Note, however, that I have been enjoying this Golden Monkey tea from FullChea tea merchants for some time, and I’m sure there are no other similarities with monkeys.
FullChea offers several grades of this remarkable black tea, but I recommend the middle-grade Golden Monkey tea as a starting point. The lower-end Golden Monkey is good if you’re on a tight budget, but it’s a little less crisp in mouthfeel than the middle and high grades.
Golden Monkey Black Tea Highlights:
- Thick, rich sweet potato notes with a malty mouthfeel.
- Likely to impress the black tea hesitant.
- Steep a batch two to three times with good results.
- Alternative tea grades for the high-ender and the budget-conscious.
Points to consider:
- The zipper seal packet is hard to close fully; transfer the tea leaves to an opaque, airtight container.
- Pay attention to the water temperature and keep it around 195°F (90°C).
- It may be too full-bodied for a daily tea. Try the Dian Hong, below.
- You’ll run out of this tea quickly!
#2: Dian Hong – Yunnan Red Tea (Best Daily Black Tea)
Closely related to Golden Monkey tea in appearance and some aspects of taste is Dian Hong, which means “Yunnan red tea.”
Why red tea and not black? Because in China, they label tea according to the shade of the liquor, which is the part you drink. But in the West, we label teas by the leaf color, which in black tea is usually, but not always, black.
Dian Hong and Golden Monkey have essential differences. Instead of harvesting just the top leaf and a bud, as with Golden Monkey, farmers pluck the top two or three leaves and a bud for Dian Hong.
The contrast in tea qualities can be astounding because the lengths of stem connecting the leaves, called internodes, contain amino acids and other compounds that add depth, sweetness, and smoothness. I’ve noticed a striking “internode effect” on my homemade black tea.
In this second tea from tea seller FullChea, you’ll get a warm, sweet note suggestive of dried stone fruits like apricots or plums. The mouthfeel is lingering, and there’s little astringency.
Dian Hong is frequently consumed after dinner to help digestion and stimulate pleasant conversation. Many also say that Dian Hong is their daily black tea, perhaps because of its clean and smooth finish.
Dian Hong Black Tea Highlights:
- Excellent daily or dinner tea at a great price.
- A fine companion to Golden Monkey black tea.
- A black tea with robust tea leaves and stems.
Points to Consider:
- Keep the water temperature at 195 – 205°F (90 – 96°C) to prevent scalding.
- Use a short 1-minute steeping duration; add 30 seconds to each additional steeping.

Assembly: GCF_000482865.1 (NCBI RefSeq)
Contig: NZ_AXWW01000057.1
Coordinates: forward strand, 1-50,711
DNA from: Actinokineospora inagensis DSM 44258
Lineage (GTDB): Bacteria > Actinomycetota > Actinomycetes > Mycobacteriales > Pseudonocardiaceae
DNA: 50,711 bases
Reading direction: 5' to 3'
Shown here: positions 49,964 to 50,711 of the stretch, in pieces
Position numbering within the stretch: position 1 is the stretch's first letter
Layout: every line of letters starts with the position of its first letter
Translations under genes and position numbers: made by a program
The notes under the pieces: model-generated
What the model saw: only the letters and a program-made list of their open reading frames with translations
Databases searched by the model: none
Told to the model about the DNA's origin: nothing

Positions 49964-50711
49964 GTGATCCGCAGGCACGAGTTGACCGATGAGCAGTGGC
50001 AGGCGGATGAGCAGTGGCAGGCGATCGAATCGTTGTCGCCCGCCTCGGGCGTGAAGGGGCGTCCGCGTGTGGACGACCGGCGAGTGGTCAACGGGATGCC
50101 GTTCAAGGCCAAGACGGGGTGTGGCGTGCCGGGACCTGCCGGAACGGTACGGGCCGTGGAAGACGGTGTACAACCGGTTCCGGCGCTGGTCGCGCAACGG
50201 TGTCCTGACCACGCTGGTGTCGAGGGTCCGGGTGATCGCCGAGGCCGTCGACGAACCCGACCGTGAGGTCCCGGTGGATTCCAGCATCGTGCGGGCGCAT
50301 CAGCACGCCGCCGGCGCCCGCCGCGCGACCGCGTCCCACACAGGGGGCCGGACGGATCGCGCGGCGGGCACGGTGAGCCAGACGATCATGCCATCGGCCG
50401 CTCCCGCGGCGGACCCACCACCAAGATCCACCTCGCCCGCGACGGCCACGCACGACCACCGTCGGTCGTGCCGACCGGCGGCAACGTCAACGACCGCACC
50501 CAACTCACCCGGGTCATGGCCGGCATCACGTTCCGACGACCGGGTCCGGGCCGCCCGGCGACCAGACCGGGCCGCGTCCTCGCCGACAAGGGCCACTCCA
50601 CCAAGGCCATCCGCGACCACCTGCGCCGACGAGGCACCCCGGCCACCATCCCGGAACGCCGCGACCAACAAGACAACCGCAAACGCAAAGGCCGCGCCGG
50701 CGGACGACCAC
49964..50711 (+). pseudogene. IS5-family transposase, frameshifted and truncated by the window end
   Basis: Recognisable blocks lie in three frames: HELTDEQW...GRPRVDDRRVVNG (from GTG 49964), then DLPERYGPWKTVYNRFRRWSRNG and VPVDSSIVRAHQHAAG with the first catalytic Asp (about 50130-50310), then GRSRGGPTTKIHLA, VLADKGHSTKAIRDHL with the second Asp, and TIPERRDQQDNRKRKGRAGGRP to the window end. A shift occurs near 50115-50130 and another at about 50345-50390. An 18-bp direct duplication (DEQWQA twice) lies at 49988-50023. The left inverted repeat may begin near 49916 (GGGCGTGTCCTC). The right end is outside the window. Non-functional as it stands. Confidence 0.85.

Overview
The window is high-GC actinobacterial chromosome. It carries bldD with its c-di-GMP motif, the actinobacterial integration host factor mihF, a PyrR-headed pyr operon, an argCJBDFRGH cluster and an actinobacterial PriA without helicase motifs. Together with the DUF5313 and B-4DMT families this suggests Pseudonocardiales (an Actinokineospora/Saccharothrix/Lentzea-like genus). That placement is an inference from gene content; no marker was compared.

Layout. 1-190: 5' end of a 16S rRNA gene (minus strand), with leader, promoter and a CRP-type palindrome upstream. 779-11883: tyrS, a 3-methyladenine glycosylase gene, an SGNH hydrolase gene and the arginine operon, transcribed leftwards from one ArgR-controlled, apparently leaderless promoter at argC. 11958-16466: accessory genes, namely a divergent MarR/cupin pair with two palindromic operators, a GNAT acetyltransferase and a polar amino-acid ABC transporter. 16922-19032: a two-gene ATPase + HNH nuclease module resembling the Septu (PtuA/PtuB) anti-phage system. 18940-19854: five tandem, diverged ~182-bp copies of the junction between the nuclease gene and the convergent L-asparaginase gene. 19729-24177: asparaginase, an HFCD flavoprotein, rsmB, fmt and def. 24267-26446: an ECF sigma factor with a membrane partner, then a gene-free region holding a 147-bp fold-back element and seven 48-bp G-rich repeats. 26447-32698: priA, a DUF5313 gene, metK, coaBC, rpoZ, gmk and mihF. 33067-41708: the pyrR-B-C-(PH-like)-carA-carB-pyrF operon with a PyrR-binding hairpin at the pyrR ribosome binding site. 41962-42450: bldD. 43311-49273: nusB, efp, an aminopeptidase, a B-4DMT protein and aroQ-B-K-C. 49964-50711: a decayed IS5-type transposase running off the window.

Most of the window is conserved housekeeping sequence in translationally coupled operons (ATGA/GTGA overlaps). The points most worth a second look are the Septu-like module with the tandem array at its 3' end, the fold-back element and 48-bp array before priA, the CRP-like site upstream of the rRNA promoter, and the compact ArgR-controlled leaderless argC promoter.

- The packet in the online image may not be what you receive.
#3. An Unsmoked Lapsang Souchong from Oriarm Tea (Best Black Tea As a Treat)
The Wuyi Mountains of China are famous for many great teas. Among them is Lapsang Souchong, which translates to “pine-wood smoked, small-leaf tea.” Smoked black tea has long been popular in the West, but an emerging Wuyi favorite is unsmoked black or Zheng Shan Xiao Zhong, which means “original mountain small-leaf” tea.
It’s original in that unsmoked was the traditional way all along.
When tea makers leave out the smoking step in processing, the qualities of soil, geology, and climate—the terroir—emerge more fully in the finished product.
In our tasting of unsmoked Wuyi black from Oriarm Tea, the key flavor notes are honey, caramel, and forest freshness. It’s not overpowering sweetness but more reserved, like the aroma wafting above mulling spices heating in red wine.
I don’t detect bitterness or astringency; the finish is clean and smooth. A great sipping tea!
Brewing Unsmoked Lapsang Souchong
Out of Oriam’s resealable packet, these are the blackest dry tea leaves I’ve ever seen, like little twisted ribbons of licorice. I’m not sure what processing steps they’re using, but the makers of this tea have hit upon a unique method. The dry leaves are lovely to behold.
I find a soft boil is best for this black tea, with a 2-minute steeping first, followed by 3 minutes on the second steeping. Other tea drinkers report this tea tolerates a range of water temperatures, batch sizes, and steeping durations. That’s good news because a forgiving quality translates to fewer disappointing cups of tea, lowering the chance of buyer’s remorse.